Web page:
Golf Gear Reviews

Laser Link XL 1000 Rangefinder: Our Review of this 1,000-Yard Range Device


Last Updated: Mar 4, 2019 @ 7:12 pm

Yard Range: 5-1000 yards/5-300 yards to flag
Magnification: 6X
Dimensions: 4.125 x 2.875 x 1.5 inches
Weight: 7.58 oz with battery
Display Type: LCD/Black
Tournament Legal: Yes
Measuring System: Yards/Meters
Measuring Distance: Distance Only
Waterproof: Yes with IPX4 Technology
Battery Type: CR2 3V Lithium

Our Rating: 3.9 out of 5 stars

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Laser Link XL 1000 Rangefinder Review

The Laser Link XL1000 is the first of its kind for Laser Link sporting the traditional laser rangefinder body that has an IPX4 waterproof design. It has AccuFLAG Mode, Scan Mode, and 6X magnification for a true and clear view of the green.

It can range out to 1000 yards and 300 yards to the flag while it can also measure in meters at the press of a button.

Although the XL 1000 rangefinder is the first of its kind for the Laser Link family, they did well trying their hand at the conventional style rangefinder with magnification and AccuFLAG technology.

Reviewers online have rated it solidly with most reviewers pleased with the new design. Its 1000 maximum yard range certainly puts it in a ball park of its own in the golf rangefinder category.

  • Price
  • IPX4 waterproof design
  • AccuFlag
  • Scan mode
  • 1,000 yard range
  • Reports of slow ranging


Laser Link XL 1000 Q&A:

What is AccuFLAG technology and does the XL 1000 have it?

The XL 1000 breaks tradition for Laser Link in so many different ways. One of the many is the built-in advanced first priority mode that’s called AccuFLAG.

This model, like most other conventional golf rangefinders, is able to zero in on pins and give accurate readings since it will look for reflections off the nearest target.

This should give you confidence that you’re getting the distance to the hole and not the brush or any other distractions behind it. This is typically a key feature you’d want to look for in a good golf rangefinder.


Why is design of this device so different to the other Laser Link rangefinders?

The most obvious difference in appearance of the XL 1000 is the vertical design. It’s the first Laser Link rangefinder to sport this monocular, vertical, more conventional rangefinder construction.

Like other modern day rangefinders, it’s supposed to be used in a “hold to your eye” position, and it can easily be held with one hand. The one hand design allows you to keep hold of your club in one while you pull out, use, and stow away the rangefinder in the other.


Does the XL 1000 have other target modes?

This rangefinder does come equipped with a scan mode to be able to pan the course to receive multiple distance readings. This comes in handy when you’re trying to get an idea of what clubs you need to use as well as what hazards to avoid.


Does the laser rangefinder have any magnification?

Unlike the pistol-shaped rangefinders of the Laser Link family, the XL 1000 rangefinder does have magnification of 6X which makes it a great competitor in the conventional, vertically-held rangefinder market.

This is a great optic feature that Laser Link has decided to add as it can be considered a basic and standard feature for all golf rangefinders these days.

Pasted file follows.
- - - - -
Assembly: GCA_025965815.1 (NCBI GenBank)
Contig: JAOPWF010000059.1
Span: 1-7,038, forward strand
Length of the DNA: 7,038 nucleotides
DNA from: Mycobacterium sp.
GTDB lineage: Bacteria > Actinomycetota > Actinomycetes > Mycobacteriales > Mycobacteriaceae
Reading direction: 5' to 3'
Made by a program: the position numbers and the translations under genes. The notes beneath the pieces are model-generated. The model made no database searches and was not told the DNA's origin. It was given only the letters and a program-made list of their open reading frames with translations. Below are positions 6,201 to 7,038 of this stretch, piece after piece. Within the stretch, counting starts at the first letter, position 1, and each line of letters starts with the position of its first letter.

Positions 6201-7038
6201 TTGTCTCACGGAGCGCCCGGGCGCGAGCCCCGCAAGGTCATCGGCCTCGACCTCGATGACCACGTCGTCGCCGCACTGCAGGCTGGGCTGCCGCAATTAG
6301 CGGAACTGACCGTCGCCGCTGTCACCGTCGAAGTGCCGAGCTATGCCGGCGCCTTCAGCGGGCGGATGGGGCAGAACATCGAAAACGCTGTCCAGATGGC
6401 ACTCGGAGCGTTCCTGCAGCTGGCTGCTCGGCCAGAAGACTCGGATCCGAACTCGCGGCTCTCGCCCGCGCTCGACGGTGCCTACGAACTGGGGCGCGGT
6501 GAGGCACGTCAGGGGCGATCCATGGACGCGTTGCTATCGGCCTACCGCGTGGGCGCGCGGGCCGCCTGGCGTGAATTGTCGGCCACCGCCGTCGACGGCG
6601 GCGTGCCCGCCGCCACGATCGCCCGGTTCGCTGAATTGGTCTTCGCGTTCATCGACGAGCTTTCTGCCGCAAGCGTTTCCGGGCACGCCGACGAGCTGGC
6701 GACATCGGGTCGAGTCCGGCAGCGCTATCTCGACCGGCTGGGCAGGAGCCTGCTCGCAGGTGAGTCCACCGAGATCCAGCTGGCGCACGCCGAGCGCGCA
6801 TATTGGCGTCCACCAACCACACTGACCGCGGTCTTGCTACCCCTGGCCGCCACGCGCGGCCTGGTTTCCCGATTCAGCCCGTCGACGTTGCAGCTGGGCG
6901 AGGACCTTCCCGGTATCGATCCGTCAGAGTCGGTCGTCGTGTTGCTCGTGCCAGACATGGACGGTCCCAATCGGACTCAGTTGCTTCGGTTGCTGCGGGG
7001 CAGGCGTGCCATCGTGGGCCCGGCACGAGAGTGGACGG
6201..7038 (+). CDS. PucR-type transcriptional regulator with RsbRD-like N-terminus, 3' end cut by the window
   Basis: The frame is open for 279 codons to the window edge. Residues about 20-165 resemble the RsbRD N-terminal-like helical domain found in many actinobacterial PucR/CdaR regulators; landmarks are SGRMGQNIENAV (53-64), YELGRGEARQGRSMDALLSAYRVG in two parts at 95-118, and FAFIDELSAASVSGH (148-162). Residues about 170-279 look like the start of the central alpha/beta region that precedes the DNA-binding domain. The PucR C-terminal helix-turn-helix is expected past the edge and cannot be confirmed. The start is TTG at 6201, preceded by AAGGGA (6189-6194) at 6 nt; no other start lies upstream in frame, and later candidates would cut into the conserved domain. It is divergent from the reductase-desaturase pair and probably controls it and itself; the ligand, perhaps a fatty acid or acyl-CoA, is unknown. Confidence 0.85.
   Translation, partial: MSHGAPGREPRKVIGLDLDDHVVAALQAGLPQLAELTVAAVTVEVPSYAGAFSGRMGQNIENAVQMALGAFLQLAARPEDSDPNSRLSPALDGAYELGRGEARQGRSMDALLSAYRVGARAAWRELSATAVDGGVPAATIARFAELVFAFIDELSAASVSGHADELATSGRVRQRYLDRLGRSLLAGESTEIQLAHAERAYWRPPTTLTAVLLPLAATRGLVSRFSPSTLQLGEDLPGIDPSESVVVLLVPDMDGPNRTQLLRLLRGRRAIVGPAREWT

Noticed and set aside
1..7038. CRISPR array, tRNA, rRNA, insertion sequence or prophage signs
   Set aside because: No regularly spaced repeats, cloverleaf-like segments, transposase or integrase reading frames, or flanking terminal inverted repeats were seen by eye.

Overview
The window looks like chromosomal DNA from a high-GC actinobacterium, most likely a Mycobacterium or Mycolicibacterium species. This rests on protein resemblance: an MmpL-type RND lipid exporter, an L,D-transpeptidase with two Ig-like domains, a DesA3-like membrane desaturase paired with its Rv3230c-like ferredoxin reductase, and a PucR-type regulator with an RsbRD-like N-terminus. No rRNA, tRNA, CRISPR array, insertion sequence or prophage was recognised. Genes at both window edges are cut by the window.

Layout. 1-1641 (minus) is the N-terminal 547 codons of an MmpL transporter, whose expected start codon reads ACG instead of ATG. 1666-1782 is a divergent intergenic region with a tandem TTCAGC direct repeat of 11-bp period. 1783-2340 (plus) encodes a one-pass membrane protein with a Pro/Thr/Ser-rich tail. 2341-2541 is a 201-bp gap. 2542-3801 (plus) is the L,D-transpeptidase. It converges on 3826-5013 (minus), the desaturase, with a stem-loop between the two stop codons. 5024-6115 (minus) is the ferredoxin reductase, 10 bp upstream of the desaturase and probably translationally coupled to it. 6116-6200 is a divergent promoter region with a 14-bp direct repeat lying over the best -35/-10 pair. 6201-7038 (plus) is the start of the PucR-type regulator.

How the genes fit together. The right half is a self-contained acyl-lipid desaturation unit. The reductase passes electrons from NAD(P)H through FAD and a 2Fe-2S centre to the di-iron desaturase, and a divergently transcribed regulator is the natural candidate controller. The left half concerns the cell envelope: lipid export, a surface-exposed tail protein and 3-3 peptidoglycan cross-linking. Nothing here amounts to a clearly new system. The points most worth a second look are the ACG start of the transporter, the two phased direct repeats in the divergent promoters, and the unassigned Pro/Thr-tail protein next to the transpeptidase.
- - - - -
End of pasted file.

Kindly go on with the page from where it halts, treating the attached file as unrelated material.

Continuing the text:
Can the device be used when it’s raining?

Do you plan to play in the rain? Of course not, but for the occasion when it starts to pour down on you during your 18 hole game, you won’t have to worry about your XL 1000. It’s been souped up with Laser Link’s IPX4 waterproof design that’s meant to ensure you won’t miss a beat when those rain clouds roll in. You can view even more water resistant models right here.


Is the rangefinder tournament legal?

Laser Link can proudly say “yes” to this question and have it apply to all of their golf rangefinders. Since this unit displays distance only, it’s tournament certified which means that you can take it with you if you think you’re pro enough.


Do I need to have extra steady hands to use this device?

The rangefinder is very compact in size, measuring 4.125 x 2.875 x 1.5 inches which makes it a great hand-held and convenient device.

Having said that and despite its portability aspects, its compact size and the 6X magnification with no built-in stabilizer can possibly make for a shaky image.

Not being able to hold it with two hands to help stabilize it when zooming in can be an issue for some people. But it’s really a minor point since most rangefinders in the same caliber have the same optic specs and “issues”.


Noteworthy Features:

  • AccuFLAG Technology for nearest distances +/-1 yard
  • Scan Mode available
  • Impressive 1000 yard range to pick up non-reflective targets for use on courses without reflectors and prisms
  • Compact, small, and ergonomic design


Our Verdict on the XL 1000

To ping up the strokes, the XL 1000 is Laser Link’s only unit with the traditional rangefinder design. True Laser Link fans find it awkward to use versus the gun style designs. They also say it’s a little slow ranging out past 200 yards. But, if you want the conventional style, this isn’t a bad option.

However, the Laser Link Quickshot 2.0 is faster to get readings from since it’s only compatible with courses with reflective prisms. With this feature in mind, you’ll save some extra cash in your pocket and fly through your round in no time.

But, back to the rangefinder design, the TecTecTec VPRO500 costs even less than both these Laser Link units. It’s extremely reliable and has proven to be the go-to rangefinder for many golfing pros.

Laser Link has an awesome reputation with its pistol design rangefinders, and the XL 1000 is just one variation to tee with on the course!

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